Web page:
I Spit on Your Letter: Cheap, insulting "Return to Sender" doesn't deserve Rosamund Pike
95 min., not rated (equivalent of an R).
If "Return to Sender" were an actual letter, it would deserve a shredding. This alleged thriller might feature Rosamund Pike, who doesn't fail to bring a measure of class to such tawdry material, but director Fouad Mikati (2010's Operation: Endgame") and screenwriters Patricia Beauchamp and Joe Gosset actually try masquerading rape-trauma exploitation, basically "I Spit on Your Grave," as a female-empowerment revenge fantasy. What they most likely weren't trying for was something so cheap, cynical and not terribly thought-out. Pike plays Miranda Wells, a nurse with plans to transfer into surgical care and buy a new house with a double oven. Gearing up for a blind date with "Kevin," Miranda hasn't even gotten dressed when the fellow (Shiloh Fernandez) arrives early at her home. He doesn't appear as she expected and, in reality, he's not "Kevin" but a scruffy busser named William who saw her save a man from choking in the restaurant where he works. When Miranda asks him to leave, he refuses and violently rapes her in the kitchen before running off and leaving her to be found by the real Kevin. After the creep is caught and thrown in prison, Miranda is unable to move on with her life but starts writing to William and then visiting him. Is she actually forgiving him, or this all leading up to serving him a cold dish?
Rosamund Pike, who shot this before "Gone Girl," might have painted Miranda as a traumatized protagonist worthy of catharsis, but it's in the script that she becomes an unbelievable movie construct rather than a real person. She is first established as an obsessive-compulsive with a germ phobia, and after being assaulted, Miranda loses herself. She's temperamental, taking her problems out on a heavily pierced dry-cleaning counter clerk (Scout Taylor-Compton) with a bare midriff, and suffers from PTSD with the trembling in her hands preventing her from icing one of her cakes and mastering an "Operation" game. It's a problematic role; what makes her seem implausible as a person is just a big piece of the film's ultimate scheme. Who is Miranda? No idea. Was she a psychopath all along? If Pike brought cunning subtlety to Amy Dunne in "Gone Girl," she becomes barking-mad and overwrought as Miranda, and it's more embarrassing than unnerving when a soon-imprisoned William wakes up to Miranda randomly playing air hockey (don't ask). Shiloh Fernandez plays Miranda's attacker William as written; he's appropriately skeezy but then too moronic to pose a major threat thereafter and then ickily sexualized. As Miranda's father, Nick Nolte is Nick Nolte, gravelly as always. Camryn Manheim, Rumer Willis and Alexi Wasser appear as Miranda's nursing friends, but it seems they're either left in the dark about the assault or just never console her once or comment on what happened to her; they merely exist to push her to find a man. Finally, it seems worth mentioning because it's so baffling that Ryan Phillippe is credited as "UPS Delivery Guy," but only the back of his head appears when dropping off a package at Miranda's doorstep.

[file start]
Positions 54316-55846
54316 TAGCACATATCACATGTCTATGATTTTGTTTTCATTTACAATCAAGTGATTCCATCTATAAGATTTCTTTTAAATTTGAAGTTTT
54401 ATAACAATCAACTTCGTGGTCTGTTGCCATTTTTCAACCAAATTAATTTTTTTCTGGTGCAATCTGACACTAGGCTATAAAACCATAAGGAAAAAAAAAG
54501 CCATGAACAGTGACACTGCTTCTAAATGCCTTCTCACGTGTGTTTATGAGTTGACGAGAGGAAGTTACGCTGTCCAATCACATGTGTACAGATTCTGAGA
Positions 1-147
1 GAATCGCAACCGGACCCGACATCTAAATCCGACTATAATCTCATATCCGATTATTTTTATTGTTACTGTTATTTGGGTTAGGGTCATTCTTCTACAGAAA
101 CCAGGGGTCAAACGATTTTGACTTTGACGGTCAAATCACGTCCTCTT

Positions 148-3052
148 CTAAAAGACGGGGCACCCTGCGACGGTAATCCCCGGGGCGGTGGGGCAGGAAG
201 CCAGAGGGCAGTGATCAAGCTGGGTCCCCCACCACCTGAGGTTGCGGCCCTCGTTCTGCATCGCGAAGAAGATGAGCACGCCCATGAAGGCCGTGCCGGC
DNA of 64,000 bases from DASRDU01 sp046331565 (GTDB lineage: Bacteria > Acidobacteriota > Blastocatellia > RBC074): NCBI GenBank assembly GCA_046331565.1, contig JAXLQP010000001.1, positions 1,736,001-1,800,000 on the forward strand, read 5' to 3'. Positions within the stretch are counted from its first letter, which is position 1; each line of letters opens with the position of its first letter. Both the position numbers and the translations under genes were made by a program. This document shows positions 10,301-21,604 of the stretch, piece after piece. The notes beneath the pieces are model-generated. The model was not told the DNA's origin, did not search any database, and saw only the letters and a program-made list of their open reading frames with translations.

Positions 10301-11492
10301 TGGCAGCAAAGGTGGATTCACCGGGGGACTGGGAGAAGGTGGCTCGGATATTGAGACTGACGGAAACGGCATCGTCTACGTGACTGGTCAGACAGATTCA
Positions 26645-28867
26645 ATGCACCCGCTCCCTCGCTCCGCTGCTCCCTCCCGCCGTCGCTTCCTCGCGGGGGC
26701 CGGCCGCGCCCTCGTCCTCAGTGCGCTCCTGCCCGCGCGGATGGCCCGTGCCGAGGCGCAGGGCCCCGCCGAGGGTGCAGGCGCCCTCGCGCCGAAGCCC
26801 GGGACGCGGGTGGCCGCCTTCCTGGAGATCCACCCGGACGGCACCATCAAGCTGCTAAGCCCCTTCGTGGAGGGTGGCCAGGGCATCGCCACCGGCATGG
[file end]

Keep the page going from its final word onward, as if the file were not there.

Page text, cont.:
When it seems like the film might be interested in adding psychological complexity as Miranda tries piecing her life back together, "Return to Sender" becomes muddled, searching for a discernible point. The film's entire mystery is predicated on whether or not Miranda has really had a change of heart for her rapist or just buttering up William until his parole, but despite Pike giving it her all, it's one long tease. It just doesn't know what it wants to be or what it wants to accomplish, and when it tries being something, the picture is just insulting and downright laughable. When Miranda visits William, their social visiting scenes are mumbly delivered, and one of the times she struts down the hall for one of their sessions in a white backless sundress becomes a source of snickering. Later, after William gets paroled and agrees to help her work on her house, there is a ridiculously salacious painting scene where Miranda puts the make on him with a stroke of the brush. The heavy-handed music score also doesn't miss a beat, underscoring every menacing beat as if the audience is too stupid to catch on. Never sympathetic as a rape drama and hardly ever going far enough with its effort to even be a brutal Final Girl revenge pic, "Return to Sender" is stuck on low simmer with no real style. It's also just a distasteful, wholly misguided and increasingly stupid waste of time.